Religion in many predominantly Muslim countries is a complete distortion of the faith, diminished to an instrument of oppression that is misogynistic, homophobic and malevolently unjust. What we are witnessing in our religion-tainted country is the hijacking of the public square by a menacing religiosity that has already fragmented our society. Take, for instance, the outrageous happenings at the hallowed Golden Temple some weeks ago. On the 38th anniversary of Operation Bluestar, the Jathedar or chief priest of the Akal takht sent out a public appeal that sounded like a war cry, urging his flock to strengthen the Sikh religion, and calling upon Sikh organizations to encourage training, especially of the youth, in the traditional martial arts and modern weaponry. He warned against insidious conversions to Christianity in the border districts of Punjab. All this was spewed within the sacred precincts of the Golden Temple, whilst a large number outside shouted slogans in support of Khalistan and Bhindranwale. Stated mildly, this spectacle of aggressive religious militancy would not have pleased Guru Nanak who preached virtue, equality, brotherhood and love.

For the spiritual head of a religious organization to make such a bizarre appeal to arms, is a depressing reminder of how far we have regressed from the “Secular, Democratic Republic” that our founding fathers envisaged, but the Jathedar’s rant is merely an addendum to the main show that kicked off eight years ago, orchestrated by a dispensation that has weaponized religion to remain in power. The most vivid manifestation of our theocratic proclivity, and that too under strobe lights, was our obsessive, publicity-crazed Prime Minister conducting the Shilanyas and Bhumi pujan for the Ram Mandir in Ayodhya, a glitzy spectacle that was a public demonstration of brute majoritarian power.  The message was unmistakable: the incense-filled air, the puja, the chanting announced the terminal decline of secularism in our country.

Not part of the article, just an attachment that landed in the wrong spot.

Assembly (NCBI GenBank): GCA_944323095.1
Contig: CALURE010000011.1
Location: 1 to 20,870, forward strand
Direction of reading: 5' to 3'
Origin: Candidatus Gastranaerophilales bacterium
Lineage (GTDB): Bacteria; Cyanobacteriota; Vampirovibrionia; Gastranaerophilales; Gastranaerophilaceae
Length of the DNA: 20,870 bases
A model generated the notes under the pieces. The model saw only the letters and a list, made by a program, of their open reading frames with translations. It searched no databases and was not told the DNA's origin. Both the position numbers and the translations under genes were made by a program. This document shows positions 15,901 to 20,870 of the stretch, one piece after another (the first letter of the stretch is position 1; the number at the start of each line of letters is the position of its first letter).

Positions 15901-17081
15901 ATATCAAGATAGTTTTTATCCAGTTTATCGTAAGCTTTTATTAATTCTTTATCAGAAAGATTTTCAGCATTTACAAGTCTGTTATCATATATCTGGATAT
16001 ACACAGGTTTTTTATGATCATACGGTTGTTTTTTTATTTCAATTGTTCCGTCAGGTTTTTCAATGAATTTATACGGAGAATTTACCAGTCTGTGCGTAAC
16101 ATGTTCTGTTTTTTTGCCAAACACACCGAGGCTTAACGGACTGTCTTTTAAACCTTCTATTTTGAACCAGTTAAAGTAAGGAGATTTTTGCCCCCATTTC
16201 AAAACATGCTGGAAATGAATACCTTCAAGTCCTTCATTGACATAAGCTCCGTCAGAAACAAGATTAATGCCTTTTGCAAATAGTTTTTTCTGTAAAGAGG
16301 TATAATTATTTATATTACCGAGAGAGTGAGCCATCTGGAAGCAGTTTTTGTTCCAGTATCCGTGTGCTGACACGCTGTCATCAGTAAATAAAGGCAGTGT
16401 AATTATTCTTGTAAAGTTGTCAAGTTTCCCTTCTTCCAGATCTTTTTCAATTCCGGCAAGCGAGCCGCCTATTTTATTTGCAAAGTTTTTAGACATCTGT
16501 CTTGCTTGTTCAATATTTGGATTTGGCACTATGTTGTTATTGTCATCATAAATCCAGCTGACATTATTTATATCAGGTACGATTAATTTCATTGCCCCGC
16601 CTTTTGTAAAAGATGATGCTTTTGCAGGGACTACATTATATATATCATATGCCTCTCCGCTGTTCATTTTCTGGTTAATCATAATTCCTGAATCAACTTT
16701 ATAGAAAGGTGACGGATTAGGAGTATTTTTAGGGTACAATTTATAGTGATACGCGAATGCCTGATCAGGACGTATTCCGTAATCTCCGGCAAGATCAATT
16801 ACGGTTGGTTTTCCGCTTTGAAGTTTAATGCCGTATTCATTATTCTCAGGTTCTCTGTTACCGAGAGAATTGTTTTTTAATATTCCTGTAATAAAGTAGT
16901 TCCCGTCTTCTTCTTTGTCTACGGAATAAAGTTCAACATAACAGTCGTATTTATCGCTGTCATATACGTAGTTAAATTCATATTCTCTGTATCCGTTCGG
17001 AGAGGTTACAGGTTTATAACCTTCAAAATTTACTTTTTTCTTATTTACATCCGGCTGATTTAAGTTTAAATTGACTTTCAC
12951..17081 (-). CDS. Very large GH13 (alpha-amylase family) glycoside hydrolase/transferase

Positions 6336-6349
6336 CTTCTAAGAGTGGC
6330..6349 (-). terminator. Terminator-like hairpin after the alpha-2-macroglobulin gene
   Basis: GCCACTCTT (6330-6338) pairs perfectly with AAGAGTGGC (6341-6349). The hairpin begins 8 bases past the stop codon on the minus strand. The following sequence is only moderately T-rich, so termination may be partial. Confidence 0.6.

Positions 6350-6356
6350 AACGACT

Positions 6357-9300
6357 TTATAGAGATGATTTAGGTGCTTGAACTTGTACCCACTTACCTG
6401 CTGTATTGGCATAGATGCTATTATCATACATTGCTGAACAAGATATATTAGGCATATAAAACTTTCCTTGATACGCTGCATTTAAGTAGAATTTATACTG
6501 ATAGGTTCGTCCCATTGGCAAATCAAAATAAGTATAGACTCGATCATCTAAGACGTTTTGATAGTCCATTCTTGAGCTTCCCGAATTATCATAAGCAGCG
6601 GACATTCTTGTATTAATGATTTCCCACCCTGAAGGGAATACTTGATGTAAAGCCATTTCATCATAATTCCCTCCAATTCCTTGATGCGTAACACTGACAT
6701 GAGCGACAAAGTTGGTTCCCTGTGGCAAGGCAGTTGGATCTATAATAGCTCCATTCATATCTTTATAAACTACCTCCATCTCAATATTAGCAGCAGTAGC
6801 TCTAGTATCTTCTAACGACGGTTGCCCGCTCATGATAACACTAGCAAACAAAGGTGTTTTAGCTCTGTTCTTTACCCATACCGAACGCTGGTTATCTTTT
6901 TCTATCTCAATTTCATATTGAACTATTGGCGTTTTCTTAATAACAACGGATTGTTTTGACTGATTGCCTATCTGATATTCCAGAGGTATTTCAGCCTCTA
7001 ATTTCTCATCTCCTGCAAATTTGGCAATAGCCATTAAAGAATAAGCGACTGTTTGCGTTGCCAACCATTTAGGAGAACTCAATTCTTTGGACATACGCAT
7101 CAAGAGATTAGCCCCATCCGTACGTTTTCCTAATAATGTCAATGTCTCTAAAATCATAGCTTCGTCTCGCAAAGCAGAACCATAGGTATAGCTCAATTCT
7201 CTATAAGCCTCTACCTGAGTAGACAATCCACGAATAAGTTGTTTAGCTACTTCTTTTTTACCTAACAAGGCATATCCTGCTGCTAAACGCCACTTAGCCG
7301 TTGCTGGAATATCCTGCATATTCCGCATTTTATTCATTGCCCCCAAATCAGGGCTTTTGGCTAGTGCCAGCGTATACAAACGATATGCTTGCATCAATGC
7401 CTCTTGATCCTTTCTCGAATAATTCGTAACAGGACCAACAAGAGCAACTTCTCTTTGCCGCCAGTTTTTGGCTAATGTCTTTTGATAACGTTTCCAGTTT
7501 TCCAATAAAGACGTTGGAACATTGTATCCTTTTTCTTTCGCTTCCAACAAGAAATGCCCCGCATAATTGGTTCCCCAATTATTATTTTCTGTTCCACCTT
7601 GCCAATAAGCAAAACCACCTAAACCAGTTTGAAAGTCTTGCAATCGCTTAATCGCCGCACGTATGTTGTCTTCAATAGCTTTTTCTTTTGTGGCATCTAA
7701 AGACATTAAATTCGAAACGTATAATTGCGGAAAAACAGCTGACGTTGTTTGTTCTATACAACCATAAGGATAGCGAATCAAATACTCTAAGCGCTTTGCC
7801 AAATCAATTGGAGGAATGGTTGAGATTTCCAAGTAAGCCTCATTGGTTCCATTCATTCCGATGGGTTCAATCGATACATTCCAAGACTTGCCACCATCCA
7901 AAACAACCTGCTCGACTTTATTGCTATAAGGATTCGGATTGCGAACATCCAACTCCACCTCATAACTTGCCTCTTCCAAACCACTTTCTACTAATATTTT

It is worth noting that the meaning that our Constitution has bestowed on the word “secularism” is this country’s contribution to the richness of the English language. For us, secularism is not a term to denote the State’s separation from religious or spiritual matters but is defined as the neutrality of the state in matters of religion and opportunity for all religions to flourish and grow subject, as Article 25 puts it, “to public order, morality and health.” Our secularism sees religion as a force for good that can contribute to enhancing the quality of life of the people as also individual groups. Curiously, though, our interpretation of the term “secularism” finds no place in the Oxford English Dictionary, which limits its meaning to the principle of separation of the state from religious institutions. Does this omission reflect a burgeoning perception that our version of secularism is turning out to be so much hot air?